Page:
Let’s consider costs. During those three weeks, if there was no bulk activity, we would expect an average of 500,000 WCUs of organic traffic and, with a 70 percent target utilization, that would produce an average of 714,285 WCUs provisioned. Instead, we opted to provision a fixed 800,000 WCUs. For three weeks we ran the bulk executor at an average rate of 260,000 WCUs while only adding an incremental cost of about 85,000 WCUs. That means the bulk work was done at a 67 percent cost reduction compared to fully utilized provisioned writes and an even greater cost reduction compared to an autoscaling table.

At the beginning of this post, we calculated a bulk job against a provisioned table would cost $129,065. This approach consumes an average of 85,000 WCUs across three weeks for a total cost of:

85,000 WCUs * 21 days * 24 hours * $0.00065 per WCU-hour = $27,846

That’s about 18,000,000 item updates per $1 of cost.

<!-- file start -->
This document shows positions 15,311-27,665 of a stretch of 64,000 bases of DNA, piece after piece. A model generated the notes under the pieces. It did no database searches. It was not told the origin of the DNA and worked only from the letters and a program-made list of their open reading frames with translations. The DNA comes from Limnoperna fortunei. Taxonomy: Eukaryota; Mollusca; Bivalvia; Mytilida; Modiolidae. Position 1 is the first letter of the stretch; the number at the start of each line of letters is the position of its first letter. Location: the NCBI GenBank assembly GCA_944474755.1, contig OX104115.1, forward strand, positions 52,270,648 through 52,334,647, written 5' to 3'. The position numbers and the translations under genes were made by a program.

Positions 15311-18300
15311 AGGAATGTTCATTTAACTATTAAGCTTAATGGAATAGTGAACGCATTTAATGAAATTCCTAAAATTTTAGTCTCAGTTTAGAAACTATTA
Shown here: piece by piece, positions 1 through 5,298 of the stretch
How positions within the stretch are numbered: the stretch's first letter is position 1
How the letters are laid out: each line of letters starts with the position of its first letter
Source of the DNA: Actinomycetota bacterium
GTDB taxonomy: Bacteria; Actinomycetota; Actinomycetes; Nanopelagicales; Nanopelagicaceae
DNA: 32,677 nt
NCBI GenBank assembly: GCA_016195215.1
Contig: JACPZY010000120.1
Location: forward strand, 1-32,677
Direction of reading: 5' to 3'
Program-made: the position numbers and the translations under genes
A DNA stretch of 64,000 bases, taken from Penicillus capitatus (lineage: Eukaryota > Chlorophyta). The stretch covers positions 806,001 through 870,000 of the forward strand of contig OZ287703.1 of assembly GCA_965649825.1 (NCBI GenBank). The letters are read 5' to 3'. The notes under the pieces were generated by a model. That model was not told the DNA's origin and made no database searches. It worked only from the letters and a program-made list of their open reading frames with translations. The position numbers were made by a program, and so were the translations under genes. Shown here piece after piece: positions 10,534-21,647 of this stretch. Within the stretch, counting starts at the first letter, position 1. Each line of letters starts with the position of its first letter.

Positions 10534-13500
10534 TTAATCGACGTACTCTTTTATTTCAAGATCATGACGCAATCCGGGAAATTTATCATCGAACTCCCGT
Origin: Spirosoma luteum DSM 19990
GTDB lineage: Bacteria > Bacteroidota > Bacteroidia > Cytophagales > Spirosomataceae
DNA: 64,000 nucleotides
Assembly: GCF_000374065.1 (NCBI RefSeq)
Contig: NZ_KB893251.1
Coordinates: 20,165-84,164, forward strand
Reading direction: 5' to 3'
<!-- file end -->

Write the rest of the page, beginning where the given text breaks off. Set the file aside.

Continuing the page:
Comparing approaches

The first approach—use unused reserved capacity—is straightforward and provides potentially free bulk writes, but only works to the extent that you have repeating and predictable periods of underutilized reserved capacity. The longer and deeper the periods, the faster the bulk work can complete.

The second approach—tighten autoscaling—is more complex. It achieves potentially free bulk writes, with some risk of increased throttling or of the bulk work getting in the way of autoscaling based on the organic write traffic. The risk can be controlled by parameterizing the percentage of bulk work added to the organic traffic.